As more solar energy systems are installed across the United States, scientists are quantifying the effects on wildlife. Current data collection methods are time-consuming, but the U.S. Department of Energy’s (DOE) Argonne National Laboratory has proposed a solution. The lab has been awarded $1.3 million from DOE’s Solar Energy Technologies Office to develop technology that can cost-effectively monitor avian interactions with solar infrastructure.
The three-year project, which began this spring, will combine computer vision techniques with a form of artificial intelligence (AI) to monitor solar sites for birds and collect data on what happens when they fly by, perch on or collide with solar panels.
“There is speculation about how solar energy infrastructure affects bird populations, but we need more data to scientifically understand what is happening,” said Yuki Hamada, a remote-sensing scientist at Argonne, who is leading the project.
An Argonne study published in 2016 estimated, based on the limited data available, that collisions with photovoltaic panels at U.S. utility-scale solar facilities kill between 37,800 and 138,600 birds per year. While that’s a low number compared with building and vehicle strikes, which fell hundreds of millions of birds annually, learning more about how and when those deaths occur could help prevent them.
“The fieldwork necessary to collect all this information is very time- and labor-intensive, requiring people to walk the facilities and search for bird carcasses,” said Leroy Walston, an Argonne ecologist, who led the study. “As a result, it’s quite costly.”
Such methods are also limited in frequency and span, and they offer little insight about live bird behaviors around solar panels.
The new project aims to reduce the frequency of human surveillance by using cameras and computer models that can collect more and better data at a lower cost. Achieving that involves three tasks: detecting moving objects near solar panels; identifying which of those objects are birds; and classifying events (such as perching, flying through or colliding). Scientists will also build models using deep learning, an AI method that creates models inspired by a human brain’s neural network, making it possible to “teach” computers how to spot birds and behaviors by training them on similar examples.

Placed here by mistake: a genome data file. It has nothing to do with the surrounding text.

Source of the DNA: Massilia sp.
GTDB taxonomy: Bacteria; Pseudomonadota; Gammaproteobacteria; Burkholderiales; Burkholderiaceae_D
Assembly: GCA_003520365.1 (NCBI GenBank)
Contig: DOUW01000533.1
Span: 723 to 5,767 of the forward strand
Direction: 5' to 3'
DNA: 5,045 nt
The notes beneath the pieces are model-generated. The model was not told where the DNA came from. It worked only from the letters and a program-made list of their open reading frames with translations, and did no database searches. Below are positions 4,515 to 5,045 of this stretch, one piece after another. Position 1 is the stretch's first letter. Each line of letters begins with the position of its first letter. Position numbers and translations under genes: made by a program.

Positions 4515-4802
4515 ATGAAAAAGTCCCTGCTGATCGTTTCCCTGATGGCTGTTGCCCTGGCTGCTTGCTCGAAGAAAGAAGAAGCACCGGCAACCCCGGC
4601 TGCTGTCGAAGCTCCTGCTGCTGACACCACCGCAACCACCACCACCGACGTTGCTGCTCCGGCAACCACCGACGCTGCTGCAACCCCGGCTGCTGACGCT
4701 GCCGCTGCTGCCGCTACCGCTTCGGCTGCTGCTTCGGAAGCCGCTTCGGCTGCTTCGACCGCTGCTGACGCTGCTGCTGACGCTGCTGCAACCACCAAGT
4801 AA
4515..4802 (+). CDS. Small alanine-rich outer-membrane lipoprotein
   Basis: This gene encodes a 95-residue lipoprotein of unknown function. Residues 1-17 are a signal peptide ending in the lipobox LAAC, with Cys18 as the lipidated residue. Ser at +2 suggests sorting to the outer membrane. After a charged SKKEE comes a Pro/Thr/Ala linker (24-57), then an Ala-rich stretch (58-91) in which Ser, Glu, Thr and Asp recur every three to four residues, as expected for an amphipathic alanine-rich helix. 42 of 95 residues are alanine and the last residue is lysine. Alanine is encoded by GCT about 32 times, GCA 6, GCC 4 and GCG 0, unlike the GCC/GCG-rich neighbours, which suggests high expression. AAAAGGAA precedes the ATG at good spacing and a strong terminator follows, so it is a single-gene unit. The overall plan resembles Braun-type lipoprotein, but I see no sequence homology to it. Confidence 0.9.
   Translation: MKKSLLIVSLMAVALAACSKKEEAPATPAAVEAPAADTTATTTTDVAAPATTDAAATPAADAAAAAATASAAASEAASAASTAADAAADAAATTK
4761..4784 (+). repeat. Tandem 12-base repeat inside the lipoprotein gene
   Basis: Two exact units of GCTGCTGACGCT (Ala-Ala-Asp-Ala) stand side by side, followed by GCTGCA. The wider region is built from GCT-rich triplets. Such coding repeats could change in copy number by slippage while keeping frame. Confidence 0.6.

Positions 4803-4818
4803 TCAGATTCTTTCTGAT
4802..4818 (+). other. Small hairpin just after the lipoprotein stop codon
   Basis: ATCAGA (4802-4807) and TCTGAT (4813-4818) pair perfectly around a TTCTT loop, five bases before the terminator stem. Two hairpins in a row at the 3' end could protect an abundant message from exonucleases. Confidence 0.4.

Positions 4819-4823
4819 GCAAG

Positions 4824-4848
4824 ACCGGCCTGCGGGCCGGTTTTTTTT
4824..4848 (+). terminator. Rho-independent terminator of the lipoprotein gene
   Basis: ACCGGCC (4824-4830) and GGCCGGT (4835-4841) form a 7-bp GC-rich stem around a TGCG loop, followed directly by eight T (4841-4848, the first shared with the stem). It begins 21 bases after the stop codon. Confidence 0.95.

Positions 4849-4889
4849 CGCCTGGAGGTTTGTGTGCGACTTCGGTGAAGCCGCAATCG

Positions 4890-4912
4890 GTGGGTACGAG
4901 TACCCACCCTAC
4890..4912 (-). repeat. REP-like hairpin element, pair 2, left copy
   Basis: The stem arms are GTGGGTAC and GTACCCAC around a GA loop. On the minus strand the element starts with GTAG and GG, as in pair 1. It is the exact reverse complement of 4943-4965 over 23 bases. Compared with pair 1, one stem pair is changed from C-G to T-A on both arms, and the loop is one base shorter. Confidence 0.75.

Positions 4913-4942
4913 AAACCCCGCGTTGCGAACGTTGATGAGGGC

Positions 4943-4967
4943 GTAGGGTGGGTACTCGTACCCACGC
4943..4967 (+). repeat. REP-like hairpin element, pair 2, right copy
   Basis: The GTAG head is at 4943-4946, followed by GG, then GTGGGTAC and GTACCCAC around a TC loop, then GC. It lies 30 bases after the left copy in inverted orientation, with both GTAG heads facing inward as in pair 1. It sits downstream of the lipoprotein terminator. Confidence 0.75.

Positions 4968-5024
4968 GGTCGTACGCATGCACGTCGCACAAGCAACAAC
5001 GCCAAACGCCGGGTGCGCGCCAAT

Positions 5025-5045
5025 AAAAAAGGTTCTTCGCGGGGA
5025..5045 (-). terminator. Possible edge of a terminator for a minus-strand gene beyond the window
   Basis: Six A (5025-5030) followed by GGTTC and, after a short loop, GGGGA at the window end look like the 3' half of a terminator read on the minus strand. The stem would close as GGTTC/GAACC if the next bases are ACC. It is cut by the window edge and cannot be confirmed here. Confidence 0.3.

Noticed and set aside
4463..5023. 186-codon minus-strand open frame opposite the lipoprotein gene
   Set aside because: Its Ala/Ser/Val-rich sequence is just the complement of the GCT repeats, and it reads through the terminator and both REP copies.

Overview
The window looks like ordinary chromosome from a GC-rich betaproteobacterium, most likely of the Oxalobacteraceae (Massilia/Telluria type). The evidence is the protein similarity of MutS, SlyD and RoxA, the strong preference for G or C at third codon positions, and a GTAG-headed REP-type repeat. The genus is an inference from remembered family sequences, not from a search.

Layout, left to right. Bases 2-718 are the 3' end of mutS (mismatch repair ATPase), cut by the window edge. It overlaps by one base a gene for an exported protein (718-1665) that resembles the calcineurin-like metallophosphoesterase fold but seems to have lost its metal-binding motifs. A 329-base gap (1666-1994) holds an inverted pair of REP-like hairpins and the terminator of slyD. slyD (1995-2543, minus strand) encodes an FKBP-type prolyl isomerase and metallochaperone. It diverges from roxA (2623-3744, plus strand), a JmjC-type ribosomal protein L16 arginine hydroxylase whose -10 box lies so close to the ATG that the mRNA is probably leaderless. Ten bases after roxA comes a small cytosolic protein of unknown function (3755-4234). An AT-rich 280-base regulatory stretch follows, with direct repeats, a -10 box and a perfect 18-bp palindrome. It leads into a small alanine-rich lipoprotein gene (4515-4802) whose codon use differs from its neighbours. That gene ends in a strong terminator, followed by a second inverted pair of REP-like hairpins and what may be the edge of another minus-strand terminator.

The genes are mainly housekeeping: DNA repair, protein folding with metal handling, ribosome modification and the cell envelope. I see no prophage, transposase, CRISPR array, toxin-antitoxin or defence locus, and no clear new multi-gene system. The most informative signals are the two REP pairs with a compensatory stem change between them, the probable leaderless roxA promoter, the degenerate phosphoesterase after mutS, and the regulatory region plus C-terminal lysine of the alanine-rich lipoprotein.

In an earlier Argonne project, researchers trained computers to distinguish drones flying in the sky overhead. The avian-solar interaction project will build on this capability, bringing in new complexities, noted Adam Szymanski, an Argonne software engineer, who developed the drone-detection model. The cameras at solar facilities will be angled toward panels rather than pointed upward, so there will be more complex backgrounds. For example, the system will need to tell the difference between birds and other moving objects in the field of view, such as clouds, insects or people.
Initially, the researchers will set up cameras at one or two solar energy sites, recording and analyzing video. Hours of video will need to be processed and classified by hand in order to train the computer model.